Home of Sunderland AFC

Opened 1997

Capacity 49,000

Rating: 4.3

(4558) Google Reviews

Once you actually find your gate it is a long way up to the sky where you watch a game of subbuteo. The stadium is good for a third level club. However don't linger in the area outside for long. Suggest you leave quickly.
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11 months ago
Was there for an Ed Sheran concert. Stadium is fine, staff are great, prices about what you would expect. Traffic management is a joke. No supervision at all after the concert from stewards or police. Putting cars and drunk pedestrians on the same path is simply an accident waiting to happen. Will not be visiting this venue again until they sort that out. Ed Sheran was fantastic even if you're not an out and out fan like me. He is a great showman.
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9 months ago
Great club with a massive stadium and great history. I hope they make it back to the EPL so that we can all the great game of soccer we all love from Sunderland FC
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a year ago
Went to the stadium for an Ed Sheeran concert. The whole place was well organised and the stewards were excellent and really helpful. After the concert the stadium emptied quickly and we were soon at the metro station. I'm glad we went on the second nights concert because I'm sure all involved on organising event learnt a lot after first night. Overall it was a very pleasant experience inside the stadium. Well done SAFC ❤️
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9 months ago
Atmosphere was absolutely bouncing, only disappointment was my seat wasnt attached to it's frame, getting in touch with the club is a nightmare as its impossible to get through to someone to complain so for that reason they dont get 5 stars
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7 months ago
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History (from Wikipedia)

Following the release of the Taylor Report in January 1990, Sunderland was obliged to make plans to turn their Roker Park home into an all-seater stadium.[6] Roker Park was a ground that mainly consisted of standing terraces, and if converted into all-seater it would have held far fewer spectators than before.[6] Enclosed by residential streets on all sides, expansion was practically impossible. So, by 1991, Sunderland chairman Bob Murray had started to scour the local area for possible sites to build a new all-seater stadium.[6]

The front-runner that emerged was a proposed stadium located on an area of land adjacent to the 
Nissan car plant.[7] The 49,000 all-seater ground was labelled "the Wembley of the North" by Sunderland fans and would boast a capacity that not even Manchester United's Old Trafford exceeded until 1996.[7] The plans did not come to fruition. Shortly after the plans were announced in 1992, Nissan launched an official objection, ultimately forcing Sunderland to abandon the idea.[7] By 1995, the site of the Wearmouth Colliery, which had closed in December 1993, was identified as the club's preferred location for a new stadium.[7] The area, on the north bank of the River Wear in the Sheepfolds district of Sunderland, was only a few hundred yards from Roker Park, and close to the centre of the city.

In 1993, Sunderland's planned new stadium was on the shortlist for 
Euro 96 venues, as England had been named as hosts of the competition in May 1992. However, it soon become clear that a new stadium in Sunderland would not be ready in time for the tournament.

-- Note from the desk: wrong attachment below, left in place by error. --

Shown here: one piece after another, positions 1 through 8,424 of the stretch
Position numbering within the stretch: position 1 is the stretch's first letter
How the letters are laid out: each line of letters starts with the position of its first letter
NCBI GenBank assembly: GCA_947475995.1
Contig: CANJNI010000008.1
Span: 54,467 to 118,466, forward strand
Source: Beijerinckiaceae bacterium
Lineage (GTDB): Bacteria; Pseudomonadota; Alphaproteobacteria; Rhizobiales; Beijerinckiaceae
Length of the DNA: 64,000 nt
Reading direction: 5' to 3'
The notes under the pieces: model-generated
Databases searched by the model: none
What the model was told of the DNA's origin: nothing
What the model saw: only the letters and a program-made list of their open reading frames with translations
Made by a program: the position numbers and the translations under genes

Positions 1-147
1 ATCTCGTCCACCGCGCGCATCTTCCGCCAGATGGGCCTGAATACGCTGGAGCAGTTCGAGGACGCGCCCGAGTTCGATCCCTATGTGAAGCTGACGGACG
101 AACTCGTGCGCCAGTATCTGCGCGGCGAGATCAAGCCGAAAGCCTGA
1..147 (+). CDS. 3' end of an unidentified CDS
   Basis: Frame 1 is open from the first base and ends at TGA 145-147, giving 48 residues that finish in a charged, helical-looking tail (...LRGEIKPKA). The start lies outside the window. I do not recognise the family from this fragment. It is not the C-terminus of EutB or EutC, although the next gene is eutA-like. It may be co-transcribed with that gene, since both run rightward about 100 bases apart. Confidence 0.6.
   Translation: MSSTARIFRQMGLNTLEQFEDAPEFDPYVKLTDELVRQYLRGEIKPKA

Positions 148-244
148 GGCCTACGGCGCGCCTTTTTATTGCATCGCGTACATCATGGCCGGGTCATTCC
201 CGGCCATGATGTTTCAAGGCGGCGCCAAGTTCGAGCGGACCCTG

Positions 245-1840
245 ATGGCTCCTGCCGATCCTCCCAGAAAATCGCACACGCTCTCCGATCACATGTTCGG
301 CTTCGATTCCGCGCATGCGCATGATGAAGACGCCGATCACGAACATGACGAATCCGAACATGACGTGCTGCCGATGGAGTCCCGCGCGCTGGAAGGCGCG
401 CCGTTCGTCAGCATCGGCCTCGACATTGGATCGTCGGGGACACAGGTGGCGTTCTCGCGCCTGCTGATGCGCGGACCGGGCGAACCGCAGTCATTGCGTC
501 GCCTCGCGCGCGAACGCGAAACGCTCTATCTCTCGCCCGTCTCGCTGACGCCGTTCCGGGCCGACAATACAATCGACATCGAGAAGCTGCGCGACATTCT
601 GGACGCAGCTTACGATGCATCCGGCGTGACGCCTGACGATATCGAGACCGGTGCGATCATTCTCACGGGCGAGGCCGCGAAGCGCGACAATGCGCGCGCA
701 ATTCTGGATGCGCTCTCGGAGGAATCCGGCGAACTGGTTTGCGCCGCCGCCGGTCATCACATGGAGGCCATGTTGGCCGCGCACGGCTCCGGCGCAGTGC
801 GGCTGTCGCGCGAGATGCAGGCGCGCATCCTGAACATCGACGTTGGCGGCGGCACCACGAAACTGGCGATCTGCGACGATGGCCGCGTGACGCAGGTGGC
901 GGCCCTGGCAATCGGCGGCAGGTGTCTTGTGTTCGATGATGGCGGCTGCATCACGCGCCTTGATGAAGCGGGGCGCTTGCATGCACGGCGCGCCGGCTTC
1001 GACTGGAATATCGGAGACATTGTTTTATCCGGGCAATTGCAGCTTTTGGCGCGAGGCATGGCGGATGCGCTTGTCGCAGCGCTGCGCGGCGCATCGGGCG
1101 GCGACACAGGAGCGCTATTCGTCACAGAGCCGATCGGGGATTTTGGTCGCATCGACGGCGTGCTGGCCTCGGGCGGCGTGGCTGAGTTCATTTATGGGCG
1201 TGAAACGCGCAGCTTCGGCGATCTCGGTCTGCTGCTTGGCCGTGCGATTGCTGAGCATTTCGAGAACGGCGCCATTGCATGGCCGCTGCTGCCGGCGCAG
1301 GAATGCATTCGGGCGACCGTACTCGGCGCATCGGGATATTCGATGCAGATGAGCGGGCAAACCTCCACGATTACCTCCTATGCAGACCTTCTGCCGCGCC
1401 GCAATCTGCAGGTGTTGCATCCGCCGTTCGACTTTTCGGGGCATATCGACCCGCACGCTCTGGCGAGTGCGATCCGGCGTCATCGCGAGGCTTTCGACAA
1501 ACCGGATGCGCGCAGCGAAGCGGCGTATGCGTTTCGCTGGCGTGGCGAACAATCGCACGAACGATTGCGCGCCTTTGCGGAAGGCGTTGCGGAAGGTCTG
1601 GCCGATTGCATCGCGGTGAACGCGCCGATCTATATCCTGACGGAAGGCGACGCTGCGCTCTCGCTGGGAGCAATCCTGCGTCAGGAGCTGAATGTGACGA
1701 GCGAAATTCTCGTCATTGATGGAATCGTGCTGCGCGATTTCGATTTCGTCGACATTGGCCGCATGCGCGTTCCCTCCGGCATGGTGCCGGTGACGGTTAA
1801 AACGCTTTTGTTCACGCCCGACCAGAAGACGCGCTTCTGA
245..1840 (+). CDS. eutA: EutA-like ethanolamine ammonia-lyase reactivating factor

On 13 November 1995, the Sunderland chairman Bob Murray announced that the 
Tyne and Wear Development Corporation had approved plans for Sunderland to build a 34,000-seater stadium on the Monkwearmouth site.[8] Ballast Wiltshier plc, a contracting company that had built the Amsterdam Arena, was contracted to build the stadium at an initial cost of £15 million.[8] In June 1996, as the planned capacity rose to more than 40,000, construction work began.[8] The capacity was revised again in early 1997, and the stadium was completed on time, with a capacity of 42,000.[8] The stadium's design allows possible expansion of a further tier; completed expansion of the whole upper tier would produce a capacity of 63,000, although it is believed by some that the stadium can expand to a maximum capacity of 84,000, this would seem unlikely ever to be exercised.[5]

The stadium was opened on 30 July 1997 by 
Prince Andrew, Duke of York, with bands such as Status QuoUpside Down and Kavana playing. To celebrate the opening of the stadium, Sunderland played a friendly against the Dutch side Ajax, which was drawn 0–0.[8]

The move did not happen without criticism. Famous actor and Sunderland supporter, often named in the media "Sunderland's most famous supporter"
[9]Peter O'Toole, said he wasn't as much a fan as he used to be since the team left Roker Park[10][11]. Playwright Tom Kelly and actor Paul Dunn created a one-man play called "I Left My Heart at Roker Park" about a fan struggling with the move and what Roker Park meant for him - the play originally ran in 1997, and had a few revivals since[12][13][14].

The North Stand was extended in 2000 to bring the capacity to 49,000, costing the club a further £7 million, making the final cost of the stadium £23 million.
[5] On 18 July 2006, a statue of 1973 FA Cup Final winning manager Bob Stokoe was unveiled outside the stadium.[15] At the end of season Football League awards, the Stadium of Light was named the Best Away Ground, with other contenders including Crewe Alexandra's Alexandra Stadium and Plymouth Argyle's Home Park.[16] Sunderland celebrated the tenth anniversary of the stadium with a pre-season friendly against Juventus on 6 August 2007; the game was drawn 1–1.[17]

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